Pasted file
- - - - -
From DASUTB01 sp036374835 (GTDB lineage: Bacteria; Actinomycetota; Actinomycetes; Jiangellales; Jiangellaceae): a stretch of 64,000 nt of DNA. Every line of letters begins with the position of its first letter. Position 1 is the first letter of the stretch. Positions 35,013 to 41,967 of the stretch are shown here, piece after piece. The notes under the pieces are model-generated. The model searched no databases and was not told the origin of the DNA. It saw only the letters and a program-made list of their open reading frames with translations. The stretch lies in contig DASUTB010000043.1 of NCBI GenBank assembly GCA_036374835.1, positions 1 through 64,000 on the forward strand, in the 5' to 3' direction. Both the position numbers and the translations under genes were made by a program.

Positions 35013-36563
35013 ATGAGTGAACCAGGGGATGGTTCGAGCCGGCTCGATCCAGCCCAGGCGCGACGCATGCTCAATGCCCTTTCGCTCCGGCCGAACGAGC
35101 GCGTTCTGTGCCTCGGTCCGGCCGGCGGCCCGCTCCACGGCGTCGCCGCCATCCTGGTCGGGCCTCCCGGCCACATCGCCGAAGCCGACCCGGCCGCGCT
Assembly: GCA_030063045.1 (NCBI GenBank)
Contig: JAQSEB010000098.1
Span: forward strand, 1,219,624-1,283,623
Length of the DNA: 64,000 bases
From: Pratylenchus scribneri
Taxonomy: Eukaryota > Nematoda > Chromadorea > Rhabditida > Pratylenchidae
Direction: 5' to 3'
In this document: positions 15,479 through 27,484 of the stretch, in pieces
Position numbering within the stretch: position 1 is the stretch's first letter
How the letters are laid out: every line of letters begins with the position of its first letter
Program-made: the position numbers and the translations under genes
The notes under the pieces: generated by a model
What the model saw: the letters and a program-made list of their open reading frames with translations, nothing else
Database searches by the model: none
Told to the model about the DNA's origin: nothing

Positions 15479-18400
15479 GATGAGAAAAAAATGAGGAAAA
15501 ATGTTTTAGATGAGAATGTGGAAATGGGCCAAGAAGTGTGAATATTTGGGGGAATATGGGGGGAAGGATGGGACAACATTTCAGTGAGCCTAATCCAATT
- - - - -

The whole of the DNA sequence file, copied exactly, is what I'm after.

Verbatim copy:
From DASUTB01 sp036374835 (GTDB lineage: Bacteria; Actinomycetota; Actinomycetes; Jiangellales; Jiangellaceae): a stretch of 64,000 nt of DNA. Every line of letters begins with the position of its first letter. Position 1 is the first letter of the stretch. Positions 35,013 to 41,967 of the stretch are shown here, piece after piece. The notes under the pieces are model-generated. The model searched no databases and was not told the origin of the DNA. It saw only the letters and a program-made list of their open reading frames with translations. The stretch lies in contig DASUTB010000043.1 of NCBI GenBank assembly GCA_036374835.1, positions 1 through 64,000 on the forward strand, in the 5' to 3' direction. Both the position numbers and the translations under genes were made by a program.

Positions 35013-36563
35013 ATGAGTGAACCAGGGGATGGTTCGAGCCGGCTCGATCCAGCCCAGGCGCGACGCATGCTCAATGCCCTTTCGCTCCGGCCGAACGAGC
35101 GCGTTCTGTGCCTCGGTCCGGCCGGCGGCCCGCTCCACGGCGTCGCCGCCATCCTGGTCGGGCCTCCCGGCCACATCGCCGAAGCCGACCCGGCCGCGCT
Assembly: GCA_030063045.1 (NCBI GenBank)
Contig: JAQSEB010000098.1
Span: forward strand, 1,219,624-1,283,623
Length of the DNA: 64,000 bases
From: Pratylenchus scribneri
Taxonomy: Eukaryota > Nematoda > Chromadorea > Rhabditida > Pratylenchidae
Direction: 5' to 3'
In this document: positions 15,479 through 27,484 of the stretch, in pieces
Position numbering within the stretch: position 1 is the stretch's first letter
How the letters are laid out: every line of letters begins with the position of its first letter
Program-made: the position numbers and the translations under genes
The notes under the pieces: generated by a model
What the model saw: the letters and a program-made list of their open reading frames with translations, nothing else
Database searches by the model: none
Told to the model about the DNA's origin: nothing

Positions 15479-18400
15479 GATGAGAAAAAAATGAGGAAAA
15501 ATGTTTTAGATGAGAATGTGGAAATGGGCCAAGAAGTGTGAATATTTGGGGGAATATGGGGGGAAGGATGGGACAACATTTCAGTGAGCCTAATCCAATT